If all things point toward a rotator cuff injury, a more in-depth physical exam will most likely take place. Your doctor will test your rotator cuff’s strength and range of motion. As your doctor examines you, he will also try to rule out similar conditions, like a pinched nerve or any other shoulder-related injury.
Once all physical exams are done, there’s one last thing your doctor might do to confirm their suspicions on whether you have rotator cuff issues or not, and that’s to perform a scan. Generally, with rotator cuff issues, an MRI scan
is used. That’s because we’re dealing with muscle and tendon issues, not bone-related. An MRI will show whether your rotator cuff is injured or not, and how bad it is. (Rarely, if ever, an x-ray will be used for rotator-cuff-related injuries.)
Can I Treat My Damaged Rotator Cuff Injury at Home?
There are several things you can do to fix damage to a rotator cuff, as long as your injury does not require surgery. A medical procedure is only needed for worst-case scenarios, like a complete tear in your rotator cuff. In this case, the pain would be so excruciating you’d go straight to the doctor given the urgency. If you don’t need surgery to fix your issue, here are some suggestions on how you can go about the recovery stage:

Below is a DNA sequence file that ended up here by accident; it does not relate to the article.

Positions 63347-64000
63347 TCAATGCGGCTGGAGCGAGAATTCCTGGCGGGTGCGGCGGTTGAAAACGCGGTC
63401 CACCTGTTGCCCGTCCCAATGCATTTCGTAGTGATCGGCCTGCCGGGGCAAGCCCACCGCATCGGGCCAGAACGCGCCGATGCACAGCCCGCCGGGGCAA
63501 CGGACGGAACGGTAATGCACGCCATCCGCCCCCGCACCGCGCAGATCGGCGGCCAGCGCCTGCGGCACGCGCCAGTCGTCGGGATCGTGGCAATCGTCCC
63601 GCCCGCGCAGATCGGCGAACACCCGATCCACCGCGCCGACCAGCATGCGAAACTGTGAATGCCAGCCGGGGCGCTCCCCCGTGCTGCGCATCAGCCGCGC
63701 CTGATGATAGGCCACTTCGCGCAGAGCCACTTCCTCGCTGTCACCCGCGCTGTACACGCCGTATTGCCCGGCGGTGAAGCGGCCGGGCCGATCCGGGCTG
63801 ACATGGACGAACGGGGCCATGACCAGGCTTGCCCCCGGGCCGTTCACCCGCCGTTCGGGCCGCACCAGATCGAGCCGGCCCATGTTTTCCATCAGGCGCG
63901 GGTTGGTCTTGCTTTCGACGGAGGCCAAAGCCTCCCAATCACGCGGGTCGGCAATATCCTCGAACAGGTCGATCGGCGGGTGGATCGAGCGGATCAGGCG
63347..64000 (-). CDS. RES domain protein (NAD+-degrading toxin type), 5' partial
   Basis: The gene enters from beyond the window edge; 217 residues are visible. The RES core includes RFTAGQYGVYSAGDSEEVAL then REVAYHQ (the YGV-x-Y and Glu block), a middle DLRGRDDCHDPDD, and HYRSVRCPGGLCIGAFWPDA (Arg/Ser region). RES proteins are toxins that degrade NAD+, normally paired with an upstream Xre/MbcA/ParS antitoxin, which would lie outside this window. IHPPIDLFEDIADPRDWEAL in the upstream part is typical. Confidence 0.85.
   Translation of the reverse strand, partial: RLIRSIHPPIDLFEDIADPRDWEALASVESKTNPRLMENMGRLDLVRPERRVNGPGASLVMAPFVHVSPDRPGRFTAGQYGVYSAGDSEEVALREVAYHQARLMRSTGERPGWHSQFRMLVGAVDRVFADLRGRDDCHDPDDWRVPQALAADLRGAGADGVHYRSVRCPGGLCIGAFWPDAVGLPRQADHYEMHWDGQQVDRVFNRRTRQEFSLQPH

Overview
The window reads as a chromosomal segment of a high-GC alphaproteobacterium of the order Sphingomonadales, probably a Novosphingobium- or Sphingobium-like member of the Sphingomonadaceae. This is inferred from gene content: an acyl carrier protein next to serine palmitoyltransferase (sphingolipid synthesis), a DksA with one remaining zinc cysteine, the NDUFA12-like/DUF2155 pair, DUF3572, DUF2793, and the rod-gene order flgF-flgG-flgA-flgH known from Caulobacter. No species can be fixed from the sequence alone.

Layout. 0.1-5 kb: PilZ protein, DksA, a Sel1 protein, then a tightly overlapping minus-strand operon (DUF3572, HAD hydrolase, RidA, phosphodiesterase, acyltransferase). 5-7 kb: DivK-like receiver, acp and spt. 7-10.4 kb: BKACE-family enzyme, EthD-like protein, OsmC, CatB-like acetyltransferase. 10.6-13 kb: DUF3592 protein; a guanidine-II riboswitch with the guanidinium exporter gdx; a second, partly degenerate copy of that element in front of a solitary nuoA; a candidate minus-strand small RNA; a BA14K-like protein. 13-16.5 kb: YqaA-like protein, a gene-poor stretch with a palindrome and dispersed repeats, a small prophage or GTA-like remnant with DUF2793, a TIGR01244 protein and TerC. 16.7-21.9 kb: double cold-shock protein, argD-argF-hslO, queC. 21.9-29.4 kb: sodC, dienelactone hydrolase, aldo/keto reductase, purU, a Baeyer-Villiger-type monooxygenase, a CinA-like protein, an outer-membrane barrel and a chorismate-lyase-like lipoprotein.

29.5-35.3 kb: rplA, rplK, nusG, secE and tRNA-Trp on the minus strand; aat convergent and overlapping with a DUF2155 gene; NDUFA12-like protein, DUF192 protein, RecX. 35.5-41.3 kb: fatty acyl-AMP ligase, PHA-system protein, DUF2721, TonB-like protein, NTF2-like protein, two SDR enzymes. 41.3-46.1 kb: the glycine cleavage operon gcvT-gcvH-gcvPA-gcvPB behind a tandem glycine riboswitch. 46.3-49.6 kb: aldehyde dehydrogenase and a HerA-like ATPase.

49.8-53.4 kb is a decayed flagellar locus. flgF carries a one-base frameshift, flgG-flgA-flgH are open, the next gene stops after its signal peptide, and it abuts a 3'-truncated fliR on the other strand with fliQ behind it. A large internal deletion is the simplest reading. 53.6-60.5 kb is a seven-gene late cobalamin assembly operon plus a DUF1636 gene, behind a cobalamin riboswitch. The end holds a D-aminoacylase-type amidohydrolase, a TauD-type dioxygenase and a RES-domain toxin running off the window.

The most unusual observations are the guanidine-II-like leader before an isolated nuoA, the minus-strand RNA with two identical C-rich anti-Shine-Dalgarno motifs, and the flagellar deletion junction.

- The very first thing you want to do is apply ice around the injured area. That way, you will decrease your inflammation, reduce your pain, and the healing process will begin. You should apply ice three to five times per day, for 10 to 20 minutes each time. Our Shoulder Cold Therapy Wrap can do the trick.
- Also, during the first couple of days, you should immobilize your shoulder. The best thing you can do is buy (or borrow) a sling, to avoid any unnecessary arm movement and more shoulder pain. The less you move your arm, the better.
- After a while, you can start applying heat as well -- as long as there is no pain or discomfort when you do it. The same rules apply to heat: 10 to 20 minutes, up to five times per day.
- Once you are feeling better and your strength is slowly coming back to your rotator cuff, you should start thinking about physical therapy for your shoulder. Not only you will have to strengthen your rotator cuff, but once it is completely healed, you will have to do prehab exercises to keep your shoulder healthy. One thing we can’t stress enough, is that you have to take your time when rebuilding the strength in your shoulder. Slowly increase the intensity and weight. The rotator cuff is an extremely weak set of muscles and it cannot sustain much stress on its own, especially during the recovery phase.
- Finally, if the pain is hard to bear, there are over-the-counter medications you can count on. There are also cortisone injections. But remember, you should always talk to a doctor before using any sort of medication.
Hopefully you never have to deal with this type of injury, but if you do, at least you know what’s involved and how to take care of it. If you have experience with rotator cuff issues, we’d love to heard from you. Just leave a comment below!